First let me say that I have, as many students have done, poured over the Mathers edition of "Sacred Magic" and for the better part of my life, took for granted that I was well versed in the Art of Abramelin, planning only to wait until my kids were grown to see it through to completion. It was well I waited, as the translation of the original German texts show where the French version Mathers worked with, was lacking in more than a few places.
The underpinnings remain the same. The ultimate goal of Abramelin's Art is to gain direct conversation with your Holy Guardian Angel. There is also the book Abraham writes to his son, as an explanation of how the Treasure and the Art came into his hands. Anyone familiar with the Mathers version will also recognize the last book. It consists of magical squares that produce sundry effects by way of the spirits that are bound to them.
If it sounds like too much is the same to bother purchasing this book, let me counter by listing the things that are different.
* There is a fourth book, in addition to the three Mathers translated from the French edition. This book deals with what Abraham calls the "mixed kabbalah". It is in effect a formulary of folk cures, charms, and nostrums that are not to be found at all in the Mathers edition.
* Instead of six months, the operation detailed here, is a much more complex 18 months.
* The squares from the final book that mesmerize so many students are completely different in the original German, than they are in the manuscript Mathers had worked from. Instead of 242, mostly incomplete squares, the German manuscripts show 251 squares, and every single one of them is completely filled in. That is to say, the Mathers version gave not only an incomplete list of squares, but out of the ones that are listed, two thirds are not completely filled in. What lines in the squares are filled in, you quickly discover, are misspelled, out of order, and almost wholly in disagreement with the original sources the present author uses.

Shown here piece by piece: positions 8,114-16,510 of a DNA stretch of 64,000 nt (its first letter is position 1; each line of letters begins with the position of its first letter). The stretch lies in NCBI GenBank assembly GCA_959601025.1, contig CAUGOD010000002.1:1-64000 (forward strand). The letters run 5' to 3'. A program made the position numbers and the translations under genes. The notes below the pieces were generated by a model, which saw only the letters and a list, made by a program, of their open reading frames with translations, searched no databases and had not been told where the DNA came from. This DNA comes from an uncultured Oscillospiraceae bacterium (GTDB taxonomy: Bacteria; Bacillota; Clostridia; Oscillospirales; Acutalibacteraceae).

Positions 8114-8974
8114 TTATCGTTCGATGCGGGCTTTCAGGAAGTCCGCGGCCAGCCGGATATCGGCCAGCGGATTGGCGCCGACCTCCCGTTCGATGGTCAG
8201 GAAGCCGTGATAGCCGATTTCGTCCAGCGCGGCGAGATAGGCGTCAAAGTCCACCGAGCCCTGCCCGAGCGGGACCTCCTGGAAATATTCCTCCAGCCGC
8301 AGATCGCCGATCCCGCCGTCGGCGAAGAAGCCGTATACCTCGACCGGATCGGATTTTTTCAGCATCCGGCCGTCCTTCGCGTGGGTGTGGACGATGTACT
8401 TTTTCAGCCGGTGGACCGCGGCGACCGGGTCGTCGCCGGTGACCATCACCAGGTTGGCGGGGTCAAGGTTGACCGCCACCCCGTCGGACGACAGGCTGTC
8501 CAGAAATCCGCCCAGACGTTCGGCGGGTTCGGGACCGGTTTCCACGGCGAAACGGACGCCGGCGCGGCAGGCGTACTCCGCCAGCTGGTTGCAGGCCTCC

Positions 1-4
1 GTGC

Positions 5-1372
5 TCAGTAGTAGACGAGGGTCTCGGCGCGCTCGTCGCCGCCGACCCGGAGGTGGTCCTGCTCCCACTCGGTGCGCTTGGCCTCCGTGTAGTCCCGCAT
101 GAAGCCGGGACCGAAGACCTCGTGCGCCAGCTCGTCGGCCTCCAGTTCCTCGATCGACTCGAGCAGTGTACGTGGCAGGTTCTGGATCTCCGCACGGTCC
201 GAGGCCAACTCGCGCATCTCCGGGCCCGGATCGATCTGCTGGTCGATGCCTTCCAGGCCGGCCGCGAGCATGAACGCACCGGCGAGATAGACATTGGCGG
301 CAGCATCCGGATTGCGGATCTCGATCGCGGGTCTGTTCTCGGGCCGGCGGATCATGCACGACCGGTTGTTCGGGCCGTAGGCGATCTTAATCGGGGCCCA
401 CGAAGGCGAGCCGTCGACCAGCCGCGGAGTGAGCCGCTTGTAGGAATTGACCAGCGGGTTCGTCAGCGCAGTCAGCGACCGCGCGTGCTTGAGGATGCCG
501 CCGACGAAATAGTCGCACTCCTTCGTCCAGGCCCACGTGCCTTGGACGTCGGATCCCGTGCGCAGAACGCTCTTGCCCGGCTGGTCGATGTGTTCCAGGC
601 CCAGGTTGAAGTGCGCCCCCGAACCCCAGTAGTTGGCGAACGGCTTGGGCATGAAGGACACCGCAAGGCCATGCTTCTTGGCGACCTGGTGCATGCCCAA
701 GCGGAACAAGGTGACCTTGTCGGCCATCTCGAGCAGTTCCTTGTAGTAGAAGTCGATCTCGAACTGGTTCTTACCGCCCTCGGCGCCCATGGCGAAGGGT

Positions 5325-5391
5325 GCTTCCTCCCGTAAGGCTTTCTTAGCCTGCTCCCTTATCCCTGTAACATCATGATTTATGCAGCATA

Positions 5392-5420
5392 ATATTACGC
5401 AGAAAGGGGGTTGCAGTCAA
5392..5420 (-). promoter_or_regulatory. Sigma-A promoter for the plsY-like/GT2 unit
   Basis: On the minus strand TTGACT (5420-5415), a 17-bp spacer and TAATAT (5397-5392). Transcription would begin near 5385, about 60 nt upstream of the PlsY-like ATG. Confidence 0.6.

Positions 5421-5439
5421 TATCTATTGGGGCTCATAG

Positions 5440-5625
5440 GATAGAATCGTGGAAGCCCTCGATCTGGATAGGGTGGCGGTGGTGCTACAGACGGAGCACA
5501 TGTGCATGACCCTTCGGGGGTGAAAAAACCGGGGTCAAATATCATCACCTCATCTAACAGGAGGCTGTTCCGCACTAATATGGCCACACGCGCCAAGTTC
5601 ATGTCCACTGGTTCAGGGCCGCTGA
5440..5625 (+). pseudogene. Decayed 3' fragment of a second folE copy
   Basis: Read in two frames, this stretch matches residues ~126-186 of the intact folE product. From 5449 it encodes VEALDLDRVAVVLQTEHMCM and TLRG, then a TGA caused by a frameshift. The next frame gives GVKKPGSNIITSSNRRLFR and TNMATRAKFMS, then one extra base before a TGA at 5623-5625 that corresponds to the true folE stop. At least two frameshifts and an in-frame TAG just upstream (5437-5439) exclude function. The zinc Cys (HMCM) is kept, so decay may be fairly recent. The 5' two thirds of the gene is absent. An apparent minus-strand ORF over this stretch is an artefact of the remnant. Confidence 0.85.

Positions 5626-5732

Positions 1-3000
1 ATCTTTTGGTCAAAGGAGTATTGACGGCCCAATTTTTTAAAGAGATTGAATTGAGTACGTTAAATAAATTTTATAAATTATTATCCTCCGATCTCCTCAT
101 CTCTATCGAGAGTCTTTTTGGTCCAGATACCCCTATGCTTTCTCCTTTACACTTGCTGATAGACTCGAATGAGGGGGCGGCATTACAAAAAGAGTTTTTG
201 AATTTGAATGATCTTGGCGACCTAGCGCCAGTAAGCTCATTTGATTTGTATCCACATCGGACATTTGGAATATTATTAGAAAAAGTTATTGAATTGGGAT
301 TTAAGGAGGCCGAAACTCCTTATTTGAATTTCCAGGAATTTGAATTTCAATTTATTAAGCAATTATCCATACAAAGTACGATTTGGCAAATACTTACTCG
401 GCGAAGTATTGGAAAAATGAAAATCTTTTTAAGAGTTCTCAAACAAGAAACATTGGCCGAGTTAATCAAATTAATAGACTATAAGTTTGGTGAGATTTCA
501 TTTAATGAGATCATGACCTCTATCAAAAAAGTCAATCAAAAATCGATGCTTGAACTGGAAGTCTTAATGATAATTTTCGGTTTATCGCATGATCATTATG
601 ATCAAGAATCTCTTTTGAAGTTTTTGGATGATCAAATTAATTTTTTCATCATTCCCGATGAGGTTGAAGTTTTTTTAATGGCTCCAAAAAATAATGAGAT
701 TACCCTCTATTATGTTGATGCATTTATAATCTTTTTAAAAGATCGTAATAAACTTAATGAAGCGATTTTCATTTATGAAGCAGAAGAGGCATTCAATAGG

In addition to the above, the author goes to great lengths retracing the steps of Abraham, making a case for his historcal reality, as well as the hermatage of Abramelin the "old father" himself.
In all, I am very pleased with this addition to my library. If you are familiar with the original Mathers translation, you owe it to yourself to take a second journey with Abraham to Egypt, and look anew at the teachings of Abramelin the Mage.
This Art takes a loftier place in Western Tradition than most tomes of its time and kind. Rather than idols, pentacles, and babarous names, the Operation draws its power from the exercist being virtuous. That is, god-like power is granted on the condition of piety. It is important to note that there is an 18 month initiation involving fasting, prayer, study of the Holy Books, and doing good deeds, culminating in a union between the prospecive Magi and the Divine, completing both in the process.
This is just one example of the Western Tradition aspiring to lofty spiritual goals, usually thought of as Eastern in nature. Another good book along that same line is a book discussing the art of Mandala Meditations in the west, also edited and compiled by mathers. "The Grimoire of Armadel "